My Dead Lady was with me all afternoon and all night. I harrassed my friends telling what mysterious spell she had cast over me. I went back to the shop the following day. I stared at my romantically beautiful Dead Lady again. She was smaller than I remembered, but still magically seductive. The young burlesque looking shop owner recognised me. She said that the Dead Lady was waiting for the perfect person to buy her. I replied that it was me and that she was coming back with me to London. While the shop owner was putting green bubble wrap around the original wooden frame, I started asking her a million questions. She had bought the photograph from a lady in Vermont who stored it in her attic. She had inherited it from a grandmother or greatgrandmother, but she didn’t think the Dead Lady was a relative. She didn’t know who she was, no name nor the slightest clue about her existence apart from the approximate date of the picture, between 1890 and 1910. The question started spinning in my head. What was the nature of this woman’s existence? She was such an amazing starting point for a novel, an adventure, any kind of story hunting and story telling.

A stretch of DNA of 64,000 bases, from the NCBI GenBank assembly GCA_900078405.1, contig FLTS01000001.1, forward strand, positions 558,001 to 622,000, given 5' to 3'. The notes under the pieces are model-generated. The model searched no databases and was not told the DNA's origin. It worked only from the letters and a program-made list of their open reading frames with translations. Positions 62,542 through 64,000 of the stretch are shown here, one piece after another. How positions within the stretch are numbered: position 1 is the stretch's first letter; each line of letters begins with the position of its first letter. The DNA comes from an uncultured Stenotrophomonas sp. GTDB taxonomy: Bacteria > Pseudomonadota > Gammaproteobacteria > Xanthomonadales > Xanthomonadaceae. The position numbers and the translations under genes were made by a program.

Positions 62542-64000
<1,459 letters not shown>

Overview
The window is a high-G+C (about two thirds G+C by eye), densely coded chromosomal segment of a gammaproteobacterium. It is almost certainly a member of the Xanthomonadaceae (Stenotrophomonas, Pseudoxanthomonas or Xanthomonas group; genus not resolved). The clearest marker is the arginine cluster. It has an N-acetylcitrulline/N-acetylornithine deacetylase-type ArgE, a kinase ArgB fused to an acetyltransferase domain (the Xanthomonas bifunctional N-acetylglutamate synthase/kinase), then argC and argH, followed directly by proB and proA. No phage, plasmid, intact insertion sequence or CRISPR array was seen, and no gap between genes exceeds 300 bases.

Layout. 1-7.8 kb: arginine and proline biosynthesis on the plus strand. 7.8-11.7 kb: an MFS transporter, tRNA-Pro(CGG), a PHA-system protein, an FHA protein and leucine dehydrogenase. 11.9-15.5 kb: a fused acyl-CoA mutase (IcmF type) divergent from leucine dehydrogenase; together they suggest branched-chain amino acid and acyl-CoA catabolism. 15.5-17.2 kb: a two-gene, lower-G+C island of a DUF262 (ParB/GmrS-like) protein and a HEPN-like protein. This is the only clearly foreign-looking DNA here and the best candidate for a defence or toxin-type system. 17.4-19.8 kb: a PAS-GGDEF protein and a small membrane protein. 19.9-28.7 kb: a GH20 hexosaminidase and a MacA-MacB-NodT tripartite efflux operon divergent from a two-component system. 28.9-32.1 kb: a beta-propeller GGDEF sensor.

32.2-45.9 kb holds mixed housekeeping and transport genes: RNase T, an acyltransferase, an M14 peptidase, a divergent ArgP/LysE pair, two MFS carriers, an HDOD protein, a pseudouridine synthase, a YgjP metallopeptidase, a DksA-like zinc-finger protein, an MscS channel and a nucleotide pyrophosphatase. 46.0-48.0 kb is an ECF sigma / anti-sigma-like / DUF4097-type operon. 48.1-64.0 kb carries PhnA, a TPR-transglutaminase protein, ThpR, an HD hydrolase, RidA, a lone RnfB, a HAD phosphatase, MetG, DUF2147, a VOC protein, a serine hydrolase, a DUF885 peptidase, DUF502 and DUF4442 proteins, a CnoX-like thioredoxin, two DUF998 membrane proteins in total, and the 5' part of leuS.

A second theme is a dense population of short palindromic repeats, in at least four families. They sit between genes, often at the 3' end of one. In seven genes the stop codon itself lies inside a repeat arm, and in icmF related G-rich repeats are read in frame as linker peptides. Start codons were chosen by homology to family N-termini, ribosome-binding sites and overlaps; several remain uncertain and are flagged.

The burlesque looking shop owner started unfolding bits of her work as an antique dealer. She studied something like criminology (not quite, but similar, I am forgetting the exact subject) and wanted to be a US marshal. She then worked as a private hunter, looking for super specific objects throughout the country upon request from rich people. Her job now consisted in driving the East coast of the US in a van, stopping along the road in diners to talk to people and make connections in order to hear their life story, visit their home and buy unique objects.

The girl won me over for she had exactly the life style that I dream of. Hitting the road, meeting strangers and collecting life stories. This is what I do in my own way, but I haven’t found the trick to turn it into a career just yet. I want a human and itinerant job. Talking with that girl triggered something in my brain about all the possibilities out there to create the work you want if there is no job in the world that perfectly suits you. Just tailor your own. I told her that she should write down and exhibit in her shop the human story attached to each object she sells, so people would not only buy a frame or a piece of furniture, but they would buy a piece of a perfect stranger’s humanity.